In late May 2006, my daughter was born. We found out, 4 days before that she had hydrocephalus. We then found out 2 days before that she had spina bifida.
The birth was really traumatic for myself and my husband. But it needn’t have been. It was down to one grumpy very rude midwife, who treated us like something that she had just stepped in. Up until this point, the midwife who was with us was amazing, unfortunately she changed shift, just before things went completely pair shaped.
After my daughter was born, we were in a complete state of shock, grief – though we didn’t believe this at the time, anguish and joy.
I made a complaint about this midwife, to the complaints manager and was told to put it in writing. As if I didn’t have enough things to worry about. Later that day, the midwife who I had made the complaint about came into my private room, on the maternity ward, when I was on my own, and tried to dissuade me from complaining. She made me feel uncomfortable, violated and bullied by showing up in my room.
Well I did write the letter, but never got around to sending it. Now, I have found it, hidden away in a cupboard 12 years later. Reading this letter, makes me feel as raw as when I had written it.
As I had never sent it, I have decided to share it with you, and complete my final stage of closure here. I have written it to the complaints manager at the hospital. Be warned it may be hard to read as it is so personal. Names have been changed.
The Letter Of Complaint
” 14th September 2006
Things have finally settled down and I am now adjusting to being a new mum. My daughter is thriving and running her mum and dad ragged. Only now have I found the opportunity to write this letter.
When I was 39 weeks pregnant, I discovered that Emily would be born with Spina Bifida, and hydrocephalus. After the hospital had explained about Emily’s condition and what would happen immediately after her birth, we were anxious, terrified and excited about her being born. The maternity ward was briefed as to what to expect when I was in labour.
When I was in labour, most of the midwives were wonderful, they calmed myself and my husband down, and helped us relax. Doris Green was fantastic, cracking jokes, and making us feel comfortable. At this point we were expecting a natural birth.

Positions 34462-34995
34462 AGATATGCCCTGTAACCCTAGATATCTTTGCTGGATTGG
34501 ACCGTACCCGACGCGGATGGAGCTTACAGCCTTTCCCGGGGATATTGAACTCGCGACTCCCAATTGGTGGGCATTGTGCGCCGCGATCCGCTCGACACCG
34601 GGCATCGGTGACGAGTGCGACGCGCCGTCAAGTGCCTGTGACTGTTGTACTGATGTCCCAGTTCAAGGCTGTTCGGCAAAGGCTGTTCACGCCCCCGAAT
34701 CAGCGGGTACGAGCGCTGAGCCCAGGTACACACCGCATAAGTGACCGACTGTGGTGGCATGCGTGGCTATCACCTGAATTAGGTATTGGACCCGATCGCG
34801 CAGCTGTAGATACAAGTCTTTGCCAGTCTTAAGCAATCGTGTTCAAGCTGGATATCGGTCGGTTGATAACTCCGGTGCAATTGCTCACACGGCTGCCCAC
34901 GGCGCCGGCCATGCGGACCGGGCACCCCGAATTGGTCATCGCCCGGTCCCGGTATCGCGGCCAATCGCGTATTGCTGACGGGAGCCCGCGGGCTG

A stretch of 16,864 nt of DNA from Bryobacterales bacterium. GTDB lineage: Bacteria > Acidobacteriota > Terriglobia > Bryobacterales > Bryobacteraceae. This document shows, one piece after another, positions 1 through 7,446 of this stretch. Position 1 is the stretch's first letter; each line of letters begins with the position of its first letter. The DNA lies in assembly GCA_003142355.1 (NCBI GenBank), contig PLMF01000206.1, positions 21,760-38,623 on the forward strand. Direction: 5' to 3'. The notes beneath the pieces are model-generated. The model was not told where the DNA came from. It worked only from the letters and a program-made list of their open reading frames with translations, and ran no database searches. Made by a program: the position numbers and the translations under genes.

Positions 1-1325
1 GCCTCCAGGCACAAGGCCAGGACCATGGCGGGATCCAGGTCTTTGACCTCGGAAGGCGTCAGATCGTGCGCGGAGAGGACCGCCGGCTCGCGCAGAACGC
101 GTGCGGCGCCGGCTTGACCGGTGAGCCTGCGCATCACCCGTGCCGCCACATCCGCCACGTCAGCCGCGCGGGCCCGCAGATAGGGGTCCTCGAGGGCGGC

Doris was due to finish her shift, and a midwive, who’s name I can’t remember, but it started with an ‘M’, was diabolical. Her cold hearted sentiments, and lack of empathy, completely unsettled us. She undermined Doris in front of us. ‘Why isn’t that form filled in?’ ‘Why is that on the floor?’. She barged passed my husband to move a chair and rearrange the room. To my husband ‘Clear that up!’, then to me ‘You’re having a cesarean!’ and continued to rearrange and tell people off.
My husband was beside himself, his worst fears had been realised. He was petrified for the safety of me and our unborn child. ‘M’ did nothing to reassure him, and even questioned why he wanted to phone family for reassurance.
After the birth, as I was warned by the hospital, I only saw Emily’s eye peeping out from under a blanket, and did not get to cuddle her as she was whisked off to Neonatal. ‘M’ took my husband to see her.
After ‘M’ came back, she wheeled me in my bed, into a room with just her and myself, and sat at the desk at the end of my bed not communicating with me. I wanted to call my parents, she bought in the telephone, and left it too far away from my bed and did little to help me to make the call. I asked her how much Emily weighed. She told me her weight in kgs. When I asked her, her weight in pounds, her abrupt reply was ‘I don’t have time to find that out now.’ When my husband arrived back, she spoke to him as a child, ordering him to strip wash me. When I asked when I could see my baby, I was told soon.
Two hours had past, my husband and ‘M’ had left the room and I was hysterical. My husband came back and got a nurse to see me. I told her that I wanted to see Emily, she told me that she would find out what was happening. ‘M’ came back into the room, and the demeanour of that nurse suddenly changed. From standing upright, to cowering, from confident to unsure. ‘M’ was not happy, but wheeled me in my bed to Neonatal. ‘If you had just waited, I would have take you down there’.
My ride to Neonatal wasn’t a pleasant experience either. ‘M’ banged my bed into every available wall and door there was. Another nurse asked ‘M’ if she was OK, ‘Not really’ was her reply. My first proper time with my baby was marred by ‘M’ sat in the corner a face like a bull dog, hoping that I wasn’t going to take long.
The next day that I spoke to you, Sharon, about ‘M’ and you went away to investigate. ‘M’ came into my room later that day. ‘I’m so sorry about yesterday, but your baby’s cord was wrapped around her neck and I had to act fast.’ I said, ‘are you sure?, I had a cesarean.’ ‘Oh, no, that wasn’t you, that was another lady’.
My husband and I are still coming to terms with Emily’s condition, and ‘M’s’ treatment. We have both sought counselling to help combat these feelings. I realise that ‘M’ has a lot of experience, but she should not be within 10 miles of an expectant parent! She bullies everyone she comes into contact with.
I would like to thank the theatre staff for bringing Emily safely into this world, and for their humour and distraction of the situation. Also all of the midwives who were around during my labour. (Except one).
Thank you for dealing with this complaint.